However, despite the availability of such sporting and exercise facilities that come at a minimal cost ($1.50 - $3.00 for excess to a public fitness gym at any ActiveSG site), there is still an increase participation rate among Singapore in private gyms facilities. Private gym facilities include boutique fitness studios and also big established gyms company like Fitness First, Platinum Yoga etc.
The difference between the private gym facilities and public exercise facilities provided in Singapore will be the variety of fitness equipment and classes offered, and the allin- one pricing structure. Most of the private gym facilities provide a greater variety of fitness equipment, group fitness classes, small group training and personal training. Boutique studios have also been growing very quickly in Singapore. These studios are usually small, and specialized. Some of which include activities like spinning, high-intensity internal training (HIIT) classes, Pilates, yoga etc. While they generally have a higher price point as compared to the big common gyms or public facilities, the selling points of these boutique studios are their centralized locations, activity specialization and also the strong camaraderie fostered by the smaller group and environment [32].
This research study has identified the elements that impact members participation at fitness gyms, and non-members deterrence of signing up for a membership. It also focuses on a specific group of target audience, female teachers, and identify that certain characteristics and components of their profession does affect their decision when it comes to signing up for a fitness gym membership. These findings could help fitness gyms operators understand this target group better and help plan their business and marketing strategies that are targeted at this new potential group.
For members, many are aware of the health benefits associated with physical activity and it is primarily the main reason why they sign up for a membership. Other elements that contribute to their decision to sign up for a membership include social integration, instructors’ guidance and the convenience of gym facilities. On the contrary, non-members are most deterred by the high cost of membership. The inconvenience and mismatch of fitness class timings is also something that female teachers, that are non-members, find hard to make do with as well. Other factors include a lack of time and the dislike for long term commitment.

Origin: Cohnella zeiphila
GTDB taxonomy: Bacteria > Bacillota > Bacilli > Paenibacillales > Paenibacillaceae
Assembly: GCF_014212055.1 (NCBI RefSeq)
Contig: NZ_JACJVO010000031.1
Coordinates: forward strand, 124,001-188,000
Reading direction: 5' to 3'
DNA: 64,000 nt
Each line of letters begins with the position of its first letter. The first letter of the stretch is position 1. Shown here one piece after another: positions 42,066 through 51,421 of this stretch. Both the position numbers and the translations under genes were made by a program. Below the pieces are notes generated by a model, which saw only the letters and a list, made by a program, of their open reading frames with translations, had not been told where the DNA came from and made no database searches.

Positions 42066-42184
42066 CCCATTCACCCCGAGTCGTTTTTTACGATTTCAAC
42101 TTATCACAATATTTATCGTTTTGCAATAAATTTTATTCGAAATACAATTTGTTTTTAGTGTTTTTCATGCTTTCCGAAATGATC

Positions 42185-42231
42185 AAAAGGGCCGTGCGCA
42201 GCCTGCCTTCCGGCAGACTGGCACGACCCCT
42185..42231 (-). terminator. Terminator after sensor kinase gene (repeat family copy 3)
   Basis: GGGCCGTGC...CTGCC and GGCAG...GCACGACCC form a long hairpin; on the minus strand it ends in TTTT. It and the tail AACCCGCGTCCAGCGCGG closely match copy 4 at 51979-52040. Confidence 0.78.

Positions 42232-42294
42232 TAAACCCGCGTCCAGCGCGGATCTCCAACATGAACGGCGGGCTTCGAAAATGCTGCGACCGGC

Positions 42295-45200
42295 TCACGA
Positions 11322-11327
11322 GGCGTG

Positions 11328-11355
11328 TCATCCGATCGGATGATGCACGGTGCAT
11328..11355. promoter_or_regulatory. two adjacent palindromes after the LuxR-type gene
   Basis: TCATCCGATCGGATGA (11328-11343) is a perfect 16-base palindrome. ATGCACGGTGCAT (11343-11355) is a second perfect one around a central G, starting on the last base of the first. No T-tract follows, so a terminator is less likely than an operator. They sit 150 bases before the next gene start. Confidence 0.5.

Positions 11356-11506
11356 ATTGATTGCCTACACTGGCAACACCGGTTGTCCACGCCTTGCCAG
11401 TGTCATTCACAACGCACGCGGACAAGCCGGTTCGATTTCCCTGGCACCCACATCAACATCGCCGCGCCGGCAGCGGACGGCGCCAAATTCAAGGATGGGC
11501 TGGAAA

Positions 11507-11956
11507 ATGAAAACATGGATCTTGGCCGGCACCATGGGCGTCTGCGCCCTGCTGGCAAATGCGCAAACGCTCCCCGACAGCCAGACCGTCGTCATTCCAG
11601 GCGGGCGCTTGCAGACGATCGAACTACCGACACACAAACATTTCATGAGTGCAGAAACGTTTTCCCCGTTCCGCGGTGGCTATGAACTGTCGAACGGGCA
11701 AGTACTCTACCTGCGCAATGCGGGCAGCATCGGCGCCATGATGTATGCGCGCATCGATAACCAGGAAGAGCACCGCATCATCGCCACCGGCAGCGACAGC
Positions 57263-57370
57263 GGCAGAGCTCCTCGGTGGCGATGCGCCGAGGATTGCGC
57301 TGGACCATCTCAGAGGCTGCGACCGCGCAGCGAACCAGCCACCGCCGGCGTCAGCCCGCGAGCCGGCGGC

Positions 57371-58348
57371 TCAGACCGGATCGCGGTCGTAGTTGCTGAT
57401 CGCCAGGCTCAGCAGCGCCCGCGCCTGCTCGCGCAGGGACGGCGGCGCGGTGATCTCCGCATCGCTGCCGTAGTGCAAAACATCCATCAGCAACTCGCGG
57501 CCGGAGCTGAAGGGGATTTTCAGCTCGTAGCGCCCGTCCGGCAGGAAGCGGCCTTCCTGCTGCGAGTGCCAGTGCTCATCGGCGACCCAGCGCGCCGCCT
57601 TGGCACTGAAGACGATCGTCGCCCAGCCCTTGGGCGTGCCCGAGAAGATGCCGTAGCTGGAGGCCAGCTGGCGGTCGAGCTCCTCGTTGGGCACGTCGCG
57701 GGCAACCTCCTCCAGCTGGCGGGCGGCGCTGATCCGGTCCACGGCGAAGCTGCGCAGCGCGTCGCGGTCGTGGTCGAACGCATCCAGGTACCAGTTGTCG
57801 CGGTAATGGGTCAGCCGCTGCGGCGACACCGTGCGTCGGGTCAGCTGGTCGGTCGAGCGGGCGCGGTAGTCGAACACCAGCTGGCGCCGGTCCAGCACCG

This study thus suggest that fitness gyms should reconsider sales and marketing strategies and to better attract potential members. Applied strategies and programmes that are being launched and designed should also take into consideration of group of clients of different profession, that possess different characteristics. Results of the study also suggest that making use of social integration factors can be a good way to attract them to sign up for membership too.
One limitation in this study is the size of the sample group. As a small sample size was used in this study, the findings are not generalizable to the Singapore population of female teachers. Moreover, given that interviews were only conducted amongst ten female teachers for a set age group, there might be additional factors that were not brought up. Another limitation for the data collection of this study was gathering suitable female teachers that met the requirements of age and had a fitness membership.
Based on our qualitative findings, future research on fitness gyms membership participation and deterrence is merited in several areas. Quantitative research method will allow researchers to draw findings from a wider sample size. With a larger sample size, more themes can be identified, and this will enable more trends to be identified. On top of that, the characteristics and work circumstances of teachers should be taken into consideration when future researchers consider understanding more on their decision of fitness gym participation and deterrence.
Further research should also identify and consider teachers of different age groups such as teachers over middle aged (45 years old) or retired teachers, seeing that the pool of citizens, aged 65 and above is growing in Singapore. Understanding the participation and deterrence of fitness gym membership among this group can help researcher study and understand health and physical activity of senior citizens more in depth.

Conflicts of Interest

The authors declare no conflict of interest.